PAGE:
Executive Dysfunction | I’m Not Lazy!!!!

Hey everyone! I hope this blog post finds you all doing well. Last week I published a blog post talking about why I haven’t been posting anything. I also mentioned that one of my next posts was going to be about executive function so here it is… the topic a lot of you have been waiting for.

I’ll start out by explaining exactly what executive function is. Executive function is the cognitive processes that help regulate, control and manage our thoughts and actions. The aspects of executive function includes planning, problem solving, working memory, attention, verbal reasoning, initiation, self control, cognitive flexibility, and monitoring. Still confused? Let me elaborate and break it down for you, since that’s what helps me understand things better. Always be specific with me…


Planning is being able to think and come up with the order or steps of how a goal or task will be achieved. It’s the ability to compartmentalize tasks into completable sections which can be hard for some autistic people. I personally don’t struggle with this aspect. I’m a very deep thinker and over analyze everything which makes my planning very detail oriented.

Problem Solving

The ability to identify a problem and think of a strategy to solve the problem. Problem solving uses almost all the aspects of executive functions. So depending on which aspect you struggle with, it can affect your ability to effectively problem solve.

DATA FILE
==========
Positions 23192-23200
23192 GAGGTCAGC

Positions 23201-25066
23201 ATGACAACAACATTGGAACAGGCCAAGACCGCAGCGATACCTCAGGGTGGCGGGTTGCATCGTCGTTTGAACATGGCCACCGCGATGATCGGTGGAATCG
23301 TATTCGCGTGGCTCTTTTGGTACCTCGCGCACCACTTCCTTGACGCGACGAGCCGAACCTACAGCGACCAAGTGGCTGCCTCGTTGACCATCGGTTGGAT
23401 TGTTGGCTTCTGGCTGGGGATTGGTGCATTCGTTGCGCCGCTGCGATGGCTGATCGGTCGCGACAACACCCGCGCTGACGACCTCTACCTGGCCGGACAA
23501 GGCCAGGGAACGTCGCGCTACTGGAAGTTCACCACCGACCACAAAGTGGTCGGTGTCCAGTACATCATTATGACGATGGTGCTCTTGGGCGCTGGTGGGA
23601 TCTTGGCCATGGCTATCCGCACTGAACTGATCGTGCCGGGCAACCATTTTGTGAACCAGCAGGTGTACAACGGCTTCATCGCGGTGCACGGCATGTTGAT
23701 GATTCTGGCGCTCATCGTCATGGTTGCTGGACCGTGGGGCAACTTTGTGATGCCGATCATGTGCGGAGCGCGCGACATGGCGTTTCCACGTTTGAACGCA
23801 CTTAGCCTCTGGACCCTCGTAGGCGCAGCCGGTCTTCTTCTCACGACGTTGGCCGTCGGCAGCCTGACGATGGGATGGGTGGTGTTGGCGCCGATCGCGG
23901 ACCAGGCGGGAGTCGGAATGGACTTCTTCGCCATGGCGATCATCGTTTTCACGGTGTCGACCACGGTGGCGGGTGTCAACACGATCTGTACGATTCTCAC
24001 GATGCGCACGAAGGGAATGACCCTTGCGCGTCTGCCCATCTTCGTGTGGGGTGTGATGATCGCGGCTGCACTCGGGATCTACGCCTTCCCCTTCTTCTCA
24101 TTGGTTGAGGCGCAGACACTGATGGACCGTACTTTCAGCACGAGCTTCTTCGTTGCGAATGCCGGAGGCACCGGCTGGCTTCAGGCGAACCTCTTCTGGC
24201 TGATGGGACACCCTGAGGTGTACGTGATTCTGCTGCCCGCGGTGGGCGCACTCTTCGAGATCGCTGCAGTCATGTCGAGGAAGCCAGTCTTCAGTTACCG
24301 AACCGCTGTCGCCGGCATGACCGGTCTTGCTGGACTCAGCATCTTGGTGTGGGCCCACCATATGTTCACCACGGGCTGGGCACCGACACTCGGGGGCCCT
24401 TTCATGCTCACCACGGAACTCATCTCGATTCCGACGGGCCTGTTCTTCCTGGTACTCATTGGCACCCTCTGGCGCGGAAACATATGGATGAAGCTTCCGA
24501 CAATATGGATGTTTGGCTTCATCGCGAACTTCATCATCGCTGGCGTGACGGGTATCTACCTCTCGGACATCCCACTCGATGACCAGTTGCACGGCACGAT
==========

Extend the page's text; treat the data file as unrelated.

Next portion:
Working Memory

A lot of autistic people struggle with memory. My short term memory is completely off. I can script a whole movie or TV show or memorize a song after listening to a twice. But I can’t remember to eat when I’m supposed to or take my medications on time. I also struggle with memorizing tasks if there’s too many steps which then can lead to incompletion of the task.


Attention works hand in hand with working memory. I am able to focus very deeply on something but what I struggle with is shifting my focus on to whatever it needs to be on. Change is hard for me. If I’m in the middle of crafting, which is my biggest special interest, then it’s almost impossible to direct my focus on to chores or anything else. It’s also hard to keep my attention on something particular when I’m trying so hard to regulate all the sensory input around me. Things as simple as too much light or too much background noise at one time can be enough to distract me from a task that needs my full attention. Then I go into sensory overload which then completely shifts everything and then I spend the rest of the day trying to erase the bad input and replacing it with good input. If I wasn’t able to focus on something, then that information wasn’t retained which then means my short term memory won’t recall it at all.

Verbal Reasoning

It’s the ability to understand concepts presented in words and relay them back. This can be hard for me because I do not do well with verbal or social cues. I take things very literally which can hinder my ability to reason. I also have times I go non verbal under severe sensory overload so therefore can’t relay anything back verbally.